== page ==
in any broad range of glaciologically-interesting cases.

### Remark on nonzero source term¶

Now recall we assumed in Theorem 1 that the entire “source” \(\Phi_k^n\) was identically zero. Of course this is not realistic. What we understand is provable, however, is that if a numerical scheme for a linear advection/conduction equation

is stable in the general sense of numerical schemes for partial differential equations (e.g. as defined in subsection 5.5 of [74]) then the same scheme is stable in the same general sense when applied to the equation with (linear) lower order terms:

A precise statement of this general fact is hard to find in the literature, to put it mildly, but theorem 2.2.3 of [161] is one interesting case (\(B=0\) and \(D=0\)). But even the form we state with linear term (\(C u + D\)) is not adequate to the job because of the strongly-nonlinear dependence of \(\Phi\) on the temperature \(T\) [16].

Nonetheless the maximum principle is a highly-desirable form of stability because we can exclude “wiggles” from the finite difference approximations of the conductive and advective terms, even if the complete physics, with strain heating in particular, is not yet shown to be non-explosive. Because the complete physics includes the appearance of the famous “spokes” of EISMINT II, for example, a maximum principle cannot apply too literally. Indeed there is an underlying fluid instability [16], one that means the solution of the continuum equations can include growing “wiggles” which are fluid features (though not at the grid-based spatial frequency of the usual numerical wiggles). Recall that, because we use first-order upwinding on the horizontal advection terms, we can expect maximum principle-type stability behavior of the whole three-dimensional scheme.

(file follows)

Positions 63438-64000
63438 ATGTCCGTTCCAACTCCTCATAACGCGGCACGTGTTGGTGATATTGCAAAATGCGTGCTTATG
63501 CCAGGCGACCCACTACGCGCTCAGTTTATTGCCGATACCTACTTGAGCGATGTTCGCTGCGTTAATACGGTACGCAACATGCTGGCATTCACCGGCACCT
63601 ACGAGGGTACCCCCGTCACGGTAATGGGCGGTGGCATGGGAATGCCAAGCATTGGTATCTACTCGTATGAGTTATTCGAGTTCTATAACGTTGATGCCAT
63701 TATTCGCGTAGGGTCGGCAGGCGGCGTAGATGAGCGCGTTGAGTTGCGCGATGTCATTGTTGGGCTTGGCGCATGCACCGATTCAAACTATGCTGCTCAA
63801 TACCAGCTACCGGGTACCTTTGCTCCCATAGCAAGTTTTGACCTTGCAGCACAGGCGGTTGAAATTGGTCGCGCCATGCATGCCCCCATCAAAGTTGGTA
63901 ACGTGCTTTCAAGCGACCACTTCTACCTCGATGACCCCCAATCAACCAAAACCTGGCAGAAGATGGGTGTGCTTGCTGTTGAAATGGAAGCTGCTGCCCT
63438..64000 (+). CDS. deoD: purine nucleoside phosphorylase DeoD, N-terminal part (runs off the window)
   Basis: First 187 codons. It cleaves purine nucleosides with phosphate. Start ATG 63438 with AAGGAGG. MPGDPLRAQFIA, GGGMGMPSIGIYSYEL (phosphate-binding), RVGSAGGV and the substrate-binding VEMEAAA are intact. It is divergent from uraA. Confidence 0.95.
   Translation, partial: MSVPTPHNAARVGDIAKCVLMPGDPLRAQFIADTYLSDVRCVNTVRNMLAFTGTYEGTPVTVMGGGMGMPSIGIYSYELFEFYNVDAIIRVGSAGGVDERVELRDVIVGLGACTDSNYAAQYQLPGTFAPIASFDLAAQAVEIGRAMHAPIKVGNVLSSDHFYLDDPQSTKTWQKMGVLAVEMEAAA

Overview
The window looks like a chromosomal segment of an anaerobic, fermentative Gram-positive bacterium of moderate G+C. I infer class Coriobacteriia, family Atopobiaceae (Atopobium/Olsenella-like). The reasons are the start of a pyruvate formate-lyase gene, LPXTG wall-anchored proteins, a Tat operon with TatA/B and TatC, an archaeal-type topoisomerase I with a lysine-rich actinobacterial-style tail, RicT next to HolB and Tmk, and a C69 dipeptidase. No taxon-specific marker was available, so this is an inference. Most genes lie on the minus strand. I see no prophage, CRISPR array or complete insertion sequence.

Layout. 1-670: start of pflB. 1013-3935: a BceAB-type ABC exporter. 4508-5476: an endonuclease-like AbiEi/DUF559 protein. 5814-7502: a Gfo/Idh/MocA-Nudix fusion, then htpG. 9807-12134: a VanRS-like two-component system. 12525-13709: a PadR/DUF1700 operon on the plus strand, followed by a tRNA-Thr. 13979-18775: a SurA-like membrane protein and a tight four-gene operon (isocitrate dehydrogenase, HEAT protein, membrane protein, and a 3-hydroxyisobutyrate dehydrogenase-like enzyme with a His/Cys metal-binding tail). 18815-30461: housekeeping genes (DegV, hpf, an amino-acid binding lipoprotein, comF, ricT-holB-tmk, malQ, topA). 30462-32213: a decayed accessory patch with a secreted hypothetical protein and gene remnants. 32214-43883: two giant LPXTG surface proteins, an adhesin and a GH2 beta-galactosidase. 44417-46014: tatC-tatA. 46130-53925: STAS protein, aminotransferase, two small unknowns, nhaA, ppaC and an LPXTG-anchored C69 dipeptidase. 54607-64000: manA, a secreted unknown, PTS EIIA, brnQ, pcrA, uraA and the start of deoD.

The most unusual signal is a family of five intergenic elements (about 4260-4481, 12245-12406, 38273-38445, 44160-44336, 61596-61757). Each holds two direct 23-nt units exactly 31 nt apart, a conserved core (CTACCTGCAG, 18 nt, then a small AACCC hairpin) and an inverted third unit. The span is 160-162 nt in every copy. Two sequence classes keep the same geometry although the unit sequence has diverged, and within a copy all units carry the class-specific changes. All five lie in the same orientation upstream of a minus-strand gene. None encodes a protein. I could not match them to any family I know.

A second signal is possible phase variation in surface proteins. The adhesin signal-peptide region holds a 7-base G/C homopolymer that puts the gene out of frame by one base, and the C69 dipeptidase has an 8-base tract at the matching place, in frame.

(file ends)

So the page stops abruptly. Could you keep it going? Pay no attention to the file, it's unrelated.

## Temperate basal boundary condition, and computing the basal melt rate¶

At the bottom of grounded ice, a certain amount of heat comes out of the earth and either
enters the ice through conduction or melts the base of the ice. On the one hand, see the
documentation for `BedThermalUnit`

for the model of how much comes out of the
earth. On the other hand, [22] includes a careful
analysis of the subglacial layer equation and the corresponding boundary conditions and
basal melt rate calculation, and the reader should consult that reference.

### Regarding the floating case¶

The shelf base temperature \(T_{sb}\) and the melt rate \(M\) are supplied by `OceanModel`

.
Note that we make the possibly-peculiar physical choice that the shelf base temperature is
used as the temperature at the *top of the bedrock*, which is actually the bottom of the
ocean. This choice means that there should be no abrupt changes in top-of-bedrock heat
flux as the grounding line moves. This choice also means that the conservation of energy
code does not need to know about the bedrock topography or the elevation of sea level. (In
the future `OceanModel`

could have a `subshelf_bed_temperature()`

method.)